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Clostridium botulinum not detected, pet food maker says

FDA action that stripped Evanger's ability to ship pet food based on paperwork flap, company says

June 17, 2009
By Jennifer Fiala

Evanger's Dog & Cat Food Co. Inc. is appealing the U.S. Food and Drug Administration's (FDA) June 12 suspension of its permit to ship canned pet food after safety inspections revealed that the company was not operating in compliance with the regulatory agency's requirements.

In a statement, Evanger's Vice President Joel Sher says there have been no recalls or allegations of unsafe food manufactured at the company. In short, Clostridium botulinum has not been detected in Evanger's products, he contends. 

FDA's Center for Veterinary Medicine, in cooperation with the agency's Center for Food Safety and Applied Nutrition, issued Evanger's suspension after inspections revealed that the Illinois-based company "deviated from the prescribed process, equipment, product shipment, and recordkeeping requirements in the production of the company's thermally processed low acid canned food products."

Such "deviations" could result in under-processed foods, which can allow the survival and growth of Clostridium botulinum, an agency news release says. 

In light of that statement, company officials appear to be doing damage control, stating repeatedly that Evanger's products are free of Clostridium botulinum. Exactly what warranted FDA's action appears to be based on a misunderstanding regarding certain filings that deal with the company's processing protocols — paperwork that Evanger's is in the process of correcting, Sher's statement says.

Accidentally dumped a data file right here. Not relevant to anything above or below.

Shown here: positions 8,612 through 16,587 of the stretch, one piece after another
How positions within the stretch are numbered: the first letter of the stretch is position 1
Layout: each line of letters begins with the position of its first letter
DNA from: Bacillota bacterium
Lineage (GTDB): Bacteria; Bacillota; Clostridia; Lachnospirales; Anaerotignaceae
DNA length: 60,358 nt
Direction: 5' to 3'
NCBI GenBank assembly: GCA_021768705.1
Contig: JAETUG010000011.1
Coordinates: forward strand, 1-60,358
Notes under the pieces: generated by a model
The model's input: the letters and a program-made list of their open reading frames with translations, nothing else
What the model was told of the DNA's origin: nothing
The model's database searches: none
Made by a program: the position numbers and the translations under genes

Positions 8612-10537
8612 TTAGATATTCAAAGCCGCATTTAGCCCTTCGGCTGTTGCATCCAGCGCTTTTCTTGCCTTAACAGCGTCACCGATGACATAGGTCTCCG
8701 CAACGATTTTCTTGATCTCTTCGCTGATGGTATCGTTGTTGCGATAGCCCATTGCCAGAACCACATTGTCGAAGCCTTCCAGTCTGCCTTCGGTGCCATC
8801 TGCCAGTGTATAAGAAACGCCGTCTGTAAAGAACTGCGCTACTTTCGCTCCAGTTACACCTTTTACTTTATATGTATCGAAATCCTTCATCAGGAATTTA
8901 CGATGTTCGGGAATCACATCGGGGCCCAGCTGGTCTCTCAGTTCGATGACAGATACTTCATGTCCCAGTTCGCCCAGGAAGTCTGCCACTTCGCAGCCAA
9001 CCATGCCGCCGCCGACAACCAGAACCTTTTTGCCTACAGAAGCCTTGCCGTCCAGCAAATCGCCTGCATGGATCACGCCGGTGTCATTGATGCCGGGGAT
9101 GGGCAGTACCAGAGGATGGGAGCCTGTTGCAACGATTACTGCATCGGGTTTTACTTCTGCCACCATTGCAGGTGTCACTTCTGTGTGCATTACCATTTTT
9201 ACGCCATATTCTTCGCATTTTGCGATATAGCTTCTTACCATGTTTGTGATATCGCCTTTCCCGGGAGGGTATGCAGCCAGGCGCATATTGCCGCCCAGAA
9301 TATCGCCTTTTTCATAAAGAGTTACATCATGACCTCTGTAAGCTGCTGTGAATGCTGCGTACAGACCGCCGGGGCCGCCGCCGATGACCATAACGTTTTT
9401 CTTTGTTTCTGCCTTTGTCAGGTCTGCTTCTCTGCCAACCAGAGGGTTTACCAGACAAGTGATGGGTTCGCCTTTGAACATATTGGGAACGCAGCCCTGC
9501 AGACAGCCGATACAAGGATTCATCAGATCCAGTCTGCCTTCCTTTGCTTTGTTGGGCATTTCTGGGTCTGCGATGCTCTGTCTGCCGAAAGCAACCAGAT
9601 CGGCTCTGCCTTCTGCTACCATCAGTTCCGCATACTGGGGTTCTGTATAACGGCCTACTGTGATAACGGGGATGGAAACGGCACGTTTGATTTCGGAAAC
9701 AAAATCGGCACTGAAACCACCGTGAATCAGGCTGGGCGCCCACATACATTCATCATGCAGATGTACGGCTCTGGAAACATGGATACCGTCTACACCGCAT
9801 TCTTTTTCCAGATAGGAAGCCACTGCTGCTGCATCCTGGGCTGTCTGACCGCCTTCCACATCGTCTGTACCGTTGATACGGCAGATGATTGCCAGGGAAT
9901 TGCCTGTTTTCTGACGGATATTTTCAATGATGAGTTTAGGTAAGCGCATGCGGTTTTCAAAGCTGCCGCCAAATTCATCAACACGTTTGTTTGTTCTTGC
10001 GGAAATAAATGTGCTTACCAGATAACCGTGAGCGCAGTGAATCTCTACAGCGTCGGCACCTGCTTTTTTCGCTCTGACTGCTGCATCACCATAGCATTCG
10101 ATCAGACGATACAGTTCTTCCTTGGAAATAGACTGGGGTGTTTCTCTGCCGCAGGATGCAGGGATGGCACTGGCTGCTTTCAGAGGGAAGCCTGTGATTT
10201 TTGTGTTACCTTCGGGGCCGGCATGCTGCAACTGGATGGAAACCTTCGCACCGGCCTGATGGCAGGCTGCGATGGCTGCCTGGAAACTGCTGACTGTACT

In its news release, FDA notes that the company must "document that corrective actions and processing procedures have been implemented to ensure that the finished product will not present a health hazard." 

According to the company, Evanger's conducts internal tests on all of its production batches, which can detect bacteria like Clostridium botulinum

"There has never been any detection of any bacteria in any of our products," Sher reiterates in his statement. "As part of the FDA inspection, every can in our warehouse was inspected by the FDA for signs of bacterial contamination. The result: NO contamination was found.

"There are no recalls or safety issues associated with this situation," he adds. "All Evanger’s products that are currently on store shelves are safe as they always have been. ... As we have indicated, the FDA action does not call into question the safety of any of Evanger’s products."

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Information and opinions expressed in letters to the editor are those of the author and are independent of the VIN News Service. Letters may be edited for style. We do not verify their content for accuracy.


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